The Cisco 1750 Modular Access Router ($4,000, tested configuration) is a flexible, powerful WAN and Internet access router that provides up to four VoIP connections. A $900 hardware and software upgrade lets the 1750 operate as a firewall and VPN access server as well, providing in a single box practically everything you need to connect a branch office to the enterprise WAN.
The 1750 is remarkably easy to install and configure. The unit works with Cisco’s ConfigMaker GUI configuration program, letting you create and set up complex network configurations using a Visio-like drag-and-drop interface. You then simply click on Deliver, and ConfigMaker assembles the necessary configuration files (in Cisco’s IOS command language) to build your network. You must perform the initial configuration via a PC connected directly to the 1750’s serial console port, but you can make subsequent changes over the LAN or WAN using a telnet connection to the router. Users may find the IOS command line interface a more effective tool for configuing and tweaking voice settings. Moreover, be sure you have the latest version of IOS (1213T), since the product has many voice improvements.
The 1750 provides a variety of QoS mechanisms including WFQ, RSVP, and CRC. These protocols let Cisco (and compatible) networks give a higher priority to time-critical traffic such as VoIP, resulting in smoother, telephonelike conversations. Our testing showed that the 1750 had very good sound quality under most network conditions.
The 1750’s rear panel has three expansion slots: One is reserved for an optional two-port VoIP card, and the other two can hold additional VoIP cards or WAN interfaces. In most cases, you’d install a T1, ISDN, or serial WAN interface in one slot, leaving the other two available for VoIP duty. A 10/100 Ethernet port and RS-232C configuration port are built into the unit. Cisco sells separate FXO, FXS, and E&M interface cards for the 1750, so you’ll need to order the correct card for your application. By contrast, the Nortel product includes all three port types (as does the Multi-Tech gateway). The Cisco VoIP cards are interchangeable among the 1750, 2600, and 3600 series, and the WAN cards are the same for the 1600, 1700, 2600, and 3600 routers.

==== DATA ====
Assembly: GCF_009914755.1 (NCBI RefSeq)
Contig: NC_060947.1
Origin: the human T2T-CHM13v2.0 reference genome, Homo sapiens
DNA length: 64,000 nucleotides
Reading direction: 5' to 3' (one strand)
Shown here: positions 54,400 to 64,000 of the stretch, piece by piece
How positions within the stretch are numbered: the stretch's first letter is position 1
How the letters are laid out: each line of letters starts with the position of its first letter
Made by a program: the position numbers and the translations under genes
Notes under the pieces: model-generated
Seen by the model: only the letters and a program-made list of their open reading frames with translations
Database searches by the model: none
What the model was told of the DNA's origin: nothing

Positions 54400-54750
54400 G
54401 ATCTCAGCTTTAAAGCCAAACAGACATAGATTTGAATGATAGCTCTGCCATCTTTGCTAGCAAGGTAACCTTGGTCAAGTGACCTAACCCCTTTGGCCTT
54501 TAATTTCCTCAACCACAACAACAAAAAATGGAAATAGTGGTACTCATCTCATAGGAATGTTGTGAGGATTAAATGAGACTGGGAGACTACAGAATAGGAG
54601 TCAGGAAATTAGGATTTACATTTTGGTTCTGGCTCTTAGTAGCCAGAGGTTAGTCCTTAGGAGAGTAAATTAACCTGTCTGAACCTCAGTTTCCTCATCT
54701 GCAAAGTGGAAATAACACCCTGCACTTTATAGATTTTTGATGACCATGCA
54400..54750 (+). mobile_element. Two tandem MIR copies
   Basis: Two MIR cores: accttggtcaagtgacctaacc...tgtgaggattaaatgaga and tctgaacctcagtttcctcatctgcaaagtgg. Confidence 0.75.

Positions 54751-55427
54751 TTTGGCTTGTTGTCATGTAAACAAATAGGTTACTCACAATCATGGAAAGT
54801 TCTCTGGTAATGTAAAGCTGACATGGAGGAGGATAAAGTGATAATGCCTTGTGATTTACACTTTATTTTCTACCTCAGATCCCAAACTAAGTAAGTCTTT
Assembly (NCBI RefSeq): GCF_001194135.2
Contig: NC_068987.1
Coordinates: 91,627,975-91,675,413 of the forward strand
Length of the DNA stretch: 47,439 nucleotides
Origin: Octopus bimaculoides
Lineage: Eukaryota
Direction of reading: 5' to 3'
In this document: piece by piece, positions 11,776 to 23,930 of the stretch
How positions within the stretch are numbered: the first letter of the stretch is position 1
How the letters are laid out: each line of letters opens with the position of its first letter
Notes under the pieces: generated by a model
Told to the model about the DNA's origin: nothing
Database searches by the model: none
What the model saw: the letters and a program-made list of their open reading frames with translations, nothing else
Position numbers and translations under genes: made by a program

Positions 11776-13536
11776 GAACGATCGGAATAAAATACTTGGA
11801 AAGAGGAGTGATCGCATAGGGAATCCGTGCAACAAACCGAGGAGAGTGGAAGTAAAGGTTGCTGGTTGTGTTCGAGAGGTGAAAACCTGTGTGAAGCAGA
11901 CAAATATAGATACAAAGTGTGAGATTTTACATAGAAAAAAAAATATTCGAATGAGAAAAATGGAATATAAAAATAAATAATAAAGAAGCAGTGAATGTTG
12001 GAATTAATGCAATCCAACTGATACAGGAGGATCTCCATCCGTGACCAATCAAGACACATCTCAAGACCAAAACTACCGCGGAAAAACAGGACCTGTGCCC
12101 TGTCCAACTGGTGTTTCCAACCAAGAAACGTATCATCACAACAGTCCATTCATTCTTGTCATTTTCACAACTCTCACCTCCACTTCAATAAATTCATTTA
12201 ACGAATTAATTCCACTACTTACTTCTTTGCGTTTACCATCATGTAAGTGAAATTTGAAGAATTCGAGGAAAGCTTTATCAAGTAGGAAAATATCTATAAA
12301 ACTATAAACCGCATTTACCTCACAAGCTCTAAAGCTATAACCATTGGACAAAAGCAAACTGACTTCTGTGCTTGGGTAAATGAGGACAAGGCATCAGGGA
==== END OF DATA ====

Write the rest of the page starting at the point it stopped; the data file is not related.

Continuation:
The 1750 provides a set of front-panel LEDs that show voice activity on each port, but it doesn’t come with any real-time monitoring or logging software.
Though the 1750 is slightly more difficult to set up and has fewer features than the Multi-Tech product, it offers good sound quality and reliability. All-Cisco companies will find it well worth their investment.